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History

How did we get where we are today?

History
 

AkzoNobel has a long and distinguished history. Since our inception in 1646 we’ve constantly delivered technical and product innovation. For example, in the 19th century we pioneered industrial-scale chemical manufacture. More recently we’ve led the way with high-tech coatings and artificial fibers.

Here are some more of the highlights over the years:

1646
Bofors forge is founded in Sweden.
1777
Det Holmbladske Selskab, now Sadolin, is founded in Denmark.

1792
Painter and decorator Wiert Willem Sikkens starts making Sikkens lacquers in the Dutch town of Groningen.

1871
KemaNobel is established in Sweden. More than a hundred years later, in 1984, KemaNobel will merge with Bofors to form Nobel Industries, which will in turn be acquired by Akzo in 1994.

1895
Alfred Nobel (the man behind the Nobel Prize) founds Elektrokemiska Aktiebolaget – known as Eka – in Bengtsfors, Sweden. Today Eka Chemicals is part of AkzoNobel's Pulp and Performance Chemicals business.

1918
Koninklijke Nederlandse Zoutindustrie (KZO) kick-starts the Dutch salt industry in response to salt shortages during World War I.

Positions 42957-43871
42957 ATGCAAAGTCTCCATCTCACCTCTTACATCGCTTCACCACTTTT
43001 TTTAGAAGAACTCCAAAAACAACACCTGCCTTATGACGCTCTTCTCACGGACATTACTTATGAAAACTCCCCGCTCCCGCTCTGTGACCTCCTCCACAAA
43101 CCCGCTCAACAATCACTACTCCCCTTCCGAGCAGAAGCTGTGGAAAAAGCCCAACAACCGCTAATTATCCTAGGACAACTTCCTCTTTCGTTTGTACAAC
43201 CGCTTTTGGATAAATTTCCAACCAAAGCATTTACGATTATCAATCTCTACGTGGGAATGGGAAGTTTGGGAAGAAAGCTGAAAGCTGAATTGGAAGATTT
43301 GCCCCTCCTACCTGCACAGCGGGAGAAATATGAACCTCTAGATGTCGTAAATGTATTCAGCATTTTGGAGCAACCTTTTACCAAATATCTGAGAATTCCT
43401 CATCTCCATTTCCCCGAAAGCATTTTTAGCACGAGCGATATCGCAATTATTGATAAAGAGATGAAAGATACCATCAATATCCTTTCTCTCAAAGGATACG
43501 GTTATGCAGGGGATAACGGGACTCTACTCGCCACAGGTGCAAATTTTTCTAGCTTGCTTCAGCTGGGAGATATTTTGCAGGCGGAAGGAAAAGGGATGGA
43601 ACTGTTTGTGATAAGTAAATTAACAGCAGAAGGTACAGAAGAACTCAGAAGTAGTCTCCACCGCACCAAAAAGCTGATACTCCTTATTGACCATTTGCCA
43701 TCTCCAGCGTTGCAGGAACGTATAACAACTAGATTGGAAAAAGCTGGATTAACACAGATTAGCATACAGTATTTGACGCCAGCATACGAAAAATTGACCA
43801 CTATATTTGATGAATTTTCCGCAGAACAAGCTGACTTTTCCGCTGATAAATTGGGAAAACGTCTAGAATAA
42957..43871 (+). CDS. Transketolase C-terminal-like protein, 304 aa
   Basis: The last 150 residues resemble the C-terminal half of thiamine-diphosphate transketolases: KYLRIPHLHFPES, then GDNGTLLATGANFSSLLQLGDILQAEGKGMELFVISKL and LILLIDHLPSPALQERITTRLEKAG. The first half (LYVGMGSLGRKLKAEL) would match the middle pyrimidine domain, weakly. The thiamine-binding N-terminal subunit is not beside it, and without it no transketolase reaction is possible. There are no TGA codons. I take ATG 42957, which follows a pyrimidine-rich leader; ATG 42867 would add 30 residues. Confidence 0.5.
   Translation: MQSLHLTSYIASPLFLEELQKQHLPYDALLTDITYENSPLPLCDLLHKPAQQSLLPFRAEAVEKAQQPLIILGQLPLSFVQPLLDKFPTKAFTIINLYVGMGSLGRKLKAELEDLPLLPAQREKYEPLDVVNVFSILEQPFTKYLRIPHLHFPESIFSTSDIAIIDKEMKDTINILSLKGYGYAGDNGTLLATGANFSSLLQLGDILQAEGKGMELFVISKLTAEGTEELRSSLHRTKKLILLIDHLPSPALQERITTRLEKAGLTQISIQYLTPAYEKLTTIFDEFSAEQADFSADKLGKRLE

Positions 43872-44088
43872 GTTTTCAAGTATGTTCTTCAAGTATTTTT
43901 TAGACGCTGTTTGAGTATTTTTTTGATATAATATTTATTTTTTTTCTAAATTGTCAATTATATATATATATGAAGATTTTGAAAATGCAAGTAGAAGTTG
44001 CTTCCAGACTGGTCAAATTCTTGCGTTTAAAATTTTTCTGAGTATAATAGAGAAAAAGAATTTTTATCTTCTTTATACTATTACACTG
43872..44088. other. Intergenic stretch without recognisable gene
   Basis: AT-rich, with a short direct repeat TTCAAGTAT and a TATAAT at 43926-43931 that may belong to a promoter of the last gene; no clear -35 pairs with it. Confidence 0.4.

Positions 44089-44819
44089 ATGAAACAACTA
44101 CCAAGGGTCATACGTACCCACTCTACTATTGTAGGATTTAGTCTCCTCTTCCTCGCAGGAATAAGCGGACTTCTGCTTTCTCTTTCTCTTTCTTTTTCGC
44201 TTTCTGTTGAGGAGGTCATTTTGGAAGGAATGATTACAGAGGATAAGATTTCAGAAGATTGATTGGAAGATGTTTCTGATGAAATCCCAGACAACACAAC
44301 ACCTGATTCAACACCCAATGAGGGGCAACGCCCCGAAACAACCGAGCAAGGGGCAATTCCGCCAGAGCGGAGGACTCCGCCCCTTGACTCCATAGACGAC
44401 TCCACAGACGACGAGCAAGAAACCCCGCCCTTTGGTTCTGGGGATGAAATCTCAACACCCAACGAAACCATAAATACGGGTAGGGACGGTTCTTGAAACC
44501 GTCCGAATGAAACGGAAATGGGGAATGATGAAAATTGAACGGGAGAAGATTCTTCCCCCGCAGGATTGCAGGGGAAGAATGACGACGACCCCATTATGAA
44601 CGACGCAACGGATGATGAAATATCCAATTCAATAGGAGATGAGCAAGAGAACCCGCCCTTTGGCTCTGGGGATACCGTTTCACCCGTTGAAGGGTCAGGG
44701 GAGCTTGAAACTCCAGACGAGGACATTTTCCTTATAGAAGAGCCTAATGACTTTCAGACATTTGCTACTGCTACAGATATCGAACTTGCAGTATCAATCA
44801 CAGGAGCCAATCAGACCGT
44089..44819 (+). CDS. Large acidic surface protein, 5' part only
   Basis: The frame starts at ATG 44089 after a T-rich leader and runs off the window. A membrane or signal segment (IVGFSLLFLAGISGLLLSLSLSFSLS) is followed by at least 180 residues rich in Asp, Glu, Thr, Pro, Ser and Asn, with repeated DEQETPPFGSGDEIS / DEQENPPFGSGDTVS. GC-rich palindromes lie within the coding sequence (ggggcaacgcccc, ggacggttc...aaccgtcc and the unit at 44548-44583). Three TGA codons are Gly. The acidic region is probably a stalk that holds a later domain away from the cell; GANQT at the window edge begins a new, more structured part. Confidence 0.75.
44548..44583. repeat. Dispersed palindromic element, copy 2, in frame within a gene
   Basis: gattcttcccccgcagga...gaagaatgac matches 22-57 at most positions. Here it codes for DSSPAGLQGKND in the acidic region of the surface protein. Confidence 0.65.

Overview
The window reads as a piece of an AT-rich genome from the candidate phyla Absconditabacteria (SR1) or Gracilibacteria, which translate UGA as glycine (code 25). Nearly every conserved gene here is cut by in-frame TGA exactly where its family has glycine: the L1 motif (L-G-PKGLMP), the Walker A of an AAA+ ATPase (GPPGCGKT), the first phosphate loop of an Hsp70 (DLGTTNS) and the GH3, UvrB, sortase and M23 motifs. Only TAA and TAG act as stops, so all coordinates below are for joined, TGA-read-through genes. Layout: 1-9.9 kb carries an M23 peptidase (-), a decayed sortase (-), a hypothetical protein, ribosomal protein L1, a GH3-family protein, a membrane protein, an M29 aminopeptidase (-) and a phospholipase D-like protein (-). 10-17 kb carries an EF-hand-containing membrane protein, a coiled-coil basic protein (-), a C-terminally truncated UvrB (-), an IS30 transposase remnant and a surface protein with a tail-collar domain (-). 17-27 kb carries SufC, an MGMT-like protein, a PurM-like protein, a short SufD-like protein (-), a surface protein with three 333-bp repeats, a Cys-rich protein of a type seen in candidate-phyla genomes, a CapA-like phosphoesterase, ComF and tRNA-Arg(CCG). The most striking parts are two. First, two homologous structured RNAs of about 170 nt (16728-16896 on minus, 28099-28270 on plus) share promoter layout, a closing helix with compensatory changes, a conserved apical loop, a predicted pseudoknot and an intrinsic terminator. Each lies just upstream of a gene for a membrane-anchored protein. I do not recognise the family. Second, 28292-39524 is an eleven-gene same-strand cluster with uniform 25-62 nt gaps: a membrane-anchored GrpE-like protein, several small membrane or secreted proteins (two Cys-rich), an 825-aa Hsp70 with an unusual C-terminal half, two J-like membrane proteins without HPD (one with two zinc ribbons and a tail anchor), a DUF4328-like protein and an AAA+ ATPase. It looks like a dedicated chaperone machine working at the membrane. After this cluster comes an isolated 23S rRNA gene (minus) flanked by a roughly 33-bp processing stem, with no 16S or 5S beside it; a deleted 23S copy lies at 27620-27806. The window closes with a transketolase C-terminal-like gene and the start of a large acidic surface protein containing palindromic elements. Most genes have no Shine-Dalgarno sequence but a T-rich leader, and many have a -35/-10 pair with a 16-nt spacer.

1923
Saal van Zwanenberg establishes Organon to produce insulin from the pancreases of animals.

1968
UK man-made fiber company Courtaulds acquires International Paints.

1969
Algemeene Kunstzijde Unie NV (AKU) merges with Koninklijke Zwanenberg Organon (KZO) to form AKZO.

1994
Akzo and Nobel Industries merge to form AkzoNobel.

1998
AkzoNobel acquires UK company Courtaulds. Their products include high-tech industrial coatings and man-made fibers such as Courtelle and Tencel.

2007
AkzoNobel sells Organon BioSciences NV to Schering-Plough Corporation.

2008
AkzoNobel acquires Imperial Chemical Industries PLC (ICI). Please find all reports relating to the former ICI on this location.